Susie Hewer championing ‘Join dementia research’
57 year old Susie Hewer from East Sussex was a full-time carer for her mother, Peggy, who lived with vascular dementia for many years. Since her mother’s death in 2005, Susie has been a Champion of Alzheimer’s Research UK, speaking out about dementia and the need for research. Known as the ‘Extreme knitting Redhead’ she has run 41 marathons to date and raised over £35,000 for vital research projects. She draws attention to her cause by various publicity stunts; in 2014 she crocheted whilst running to beat her own Guinness World Record for the longest crochet chain whilst running a marathon at the London marathon.
Susie has been involved in ‘Join dementia research’ from the very beginning, being part of the steering committee. She says “when my Mum died I was absolutely stunned that there was no way of linking people with dementia with researchers, and so it became one of my issues”. She attended a ministerial debate on dementia research in 2010, fast forward a few years and through Alzheimer’s Research UK got involved in ‘Join dementia research’.
“I like the word ‘Join’, because it’s inclusive and it encourages you to actually make a difference. When you’re dealing with dementia you can feel very isolated, which I know only too well from being a carer, and the idea of joining something makes you feel less alone, and it also gives you hope that you’re actually making a difference.”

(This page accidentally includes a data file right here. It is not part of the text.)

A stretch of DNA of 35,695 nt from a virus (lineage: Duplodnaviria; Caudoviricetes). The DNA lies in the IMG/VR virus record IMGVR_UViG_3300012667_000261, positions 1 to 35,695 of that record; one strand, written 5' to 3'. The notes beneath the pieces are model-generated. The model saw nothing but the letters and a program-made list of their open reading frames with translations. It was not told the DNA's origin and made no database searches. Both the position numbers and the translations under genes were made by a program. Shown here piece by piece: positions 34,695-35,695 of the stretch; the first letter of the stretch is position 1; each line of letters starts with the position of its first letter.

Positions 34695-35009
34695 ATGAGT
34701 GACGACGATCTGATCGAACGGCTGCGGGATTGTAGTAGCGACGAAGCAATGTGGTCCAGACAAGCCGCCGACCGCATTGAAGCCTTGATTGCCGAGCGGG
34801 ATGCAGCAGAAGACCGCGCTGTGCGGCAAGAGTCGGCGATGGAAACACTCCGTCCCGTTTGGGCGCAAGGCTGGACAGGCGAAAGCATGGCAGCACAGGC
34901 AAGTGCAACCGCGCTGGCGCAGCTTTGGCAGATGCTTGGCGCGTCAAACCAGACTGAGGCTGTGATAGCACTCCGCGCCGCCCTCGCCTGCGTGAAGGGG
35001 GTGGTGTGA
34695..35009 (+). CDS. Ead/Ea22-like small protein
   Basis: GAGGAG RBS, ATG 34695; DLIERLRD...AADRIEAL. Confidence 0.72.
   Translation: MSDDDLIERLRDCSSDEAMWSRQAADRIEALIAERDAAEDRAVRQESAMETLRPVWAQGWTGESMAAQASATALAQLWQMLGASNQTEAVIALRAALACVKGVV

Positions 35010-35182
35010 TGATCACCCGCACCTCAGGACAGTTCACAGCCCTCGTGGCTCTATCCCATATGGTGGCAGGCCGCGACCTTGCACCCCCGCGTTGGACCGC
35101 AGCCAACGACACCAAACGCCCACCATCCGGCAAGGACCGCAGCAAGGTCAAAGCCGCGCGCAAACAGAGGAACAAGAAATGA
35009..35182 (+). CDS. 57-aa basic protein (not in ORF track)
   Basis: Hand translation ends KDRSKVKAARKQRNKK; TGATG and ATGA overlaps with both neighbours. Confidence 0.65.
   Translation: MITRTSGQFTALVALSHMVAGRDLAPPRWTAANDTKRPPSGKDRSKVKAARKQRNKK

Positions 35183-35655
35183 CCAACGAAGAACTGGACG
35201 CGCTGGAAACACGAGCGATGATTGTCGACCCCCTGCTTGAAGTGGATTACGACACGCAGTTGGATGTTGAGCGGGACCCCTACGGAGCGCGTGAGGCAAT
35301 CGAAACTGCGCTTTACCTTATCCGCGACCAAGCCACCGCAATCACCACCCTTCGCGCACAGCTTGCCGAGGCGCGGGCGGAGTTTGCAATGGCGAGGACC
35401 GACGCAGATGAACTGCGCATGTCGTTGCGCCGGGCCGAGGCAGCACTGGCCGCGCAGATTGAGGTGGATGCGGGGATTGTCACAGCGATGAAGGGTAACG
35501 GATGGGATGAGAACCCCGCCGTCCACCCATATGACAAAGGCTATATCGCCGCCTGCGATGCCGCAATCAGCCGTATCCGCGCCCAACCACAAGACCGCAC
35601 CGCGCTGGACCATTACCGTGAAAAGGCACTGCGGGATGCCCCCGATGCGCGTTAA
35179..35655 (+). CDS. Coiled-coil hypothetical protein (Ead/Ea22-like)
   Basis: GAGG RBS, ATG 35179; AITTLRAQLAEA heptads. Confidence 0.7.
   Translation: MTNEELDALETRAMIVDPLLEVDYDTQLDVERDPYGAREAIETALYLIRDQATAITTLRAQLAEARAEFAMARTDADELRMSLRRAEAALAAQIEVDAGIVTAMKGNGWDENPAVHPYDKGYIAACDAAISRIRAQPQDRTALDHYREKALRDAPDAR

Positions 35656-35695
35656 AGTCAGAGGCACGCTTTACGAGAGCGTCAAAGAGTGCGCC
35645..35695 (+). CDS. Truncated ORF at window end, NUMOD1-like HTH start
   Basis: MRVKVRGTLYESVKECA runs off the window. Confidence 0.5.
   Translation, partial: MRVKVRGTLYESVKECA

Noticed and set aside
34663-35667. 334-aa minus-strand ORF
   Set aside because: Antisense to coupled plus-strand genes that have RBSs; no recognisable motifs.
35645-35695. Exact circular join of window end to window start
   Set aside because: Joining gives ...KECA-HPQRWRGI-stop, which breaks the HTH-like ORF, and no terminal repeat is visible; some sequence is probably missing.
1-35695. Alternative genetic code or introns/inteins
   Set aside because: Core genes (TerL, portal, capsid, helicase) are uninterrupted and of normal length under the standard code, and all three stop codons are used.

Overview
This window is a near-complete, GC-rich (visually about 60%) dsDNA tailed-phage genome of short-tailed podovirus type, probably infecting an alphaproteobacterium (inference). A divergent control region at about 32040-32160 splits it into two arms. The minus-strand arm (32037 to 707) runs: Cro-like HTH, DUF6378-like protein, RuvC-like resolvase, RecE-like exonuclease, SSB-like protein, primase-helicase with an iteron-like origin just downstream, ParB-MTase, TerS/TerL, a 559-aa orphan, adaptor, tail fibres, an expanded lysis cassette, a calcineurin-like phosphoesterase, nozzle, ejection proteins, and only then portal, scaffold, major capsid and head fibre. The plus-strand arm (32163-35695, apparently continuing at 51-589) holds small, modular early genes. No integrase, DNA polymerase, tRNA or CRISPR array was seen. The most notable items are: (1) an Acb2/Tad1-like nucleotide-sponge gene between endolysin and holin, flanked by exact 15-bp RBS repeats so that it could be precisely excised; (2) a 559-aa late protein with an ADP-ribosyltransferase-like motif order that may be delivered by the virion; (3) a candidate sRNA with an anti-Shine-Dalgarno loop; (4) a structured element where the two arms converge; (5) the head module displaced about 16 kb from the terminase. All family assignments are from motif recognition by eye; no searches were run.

Susie points out that people with dementia might think joining was all too much bother, so suggests “if somebody with dementia feels it’s all a little bit too much, ask their carer to get involved too, because it then takes the pressure away from them.”
She also highlights the role of GPs and notes “I think it should start at the doctor’s surgery when there’s a referral to a specialist. That’s where we need to catch people, so it demystifies everything about it”.
Susie is in the PROTECT study, that is currently recruiting on ‘Join dementia research’ service.
This study aims to improve understanding of the way our brains age, and why some people develop dementia, in order to develop better ways of treating and preventing it.
You can follow Susie on her blog: http://www.extremeknittingredhead.blogspot.co.uk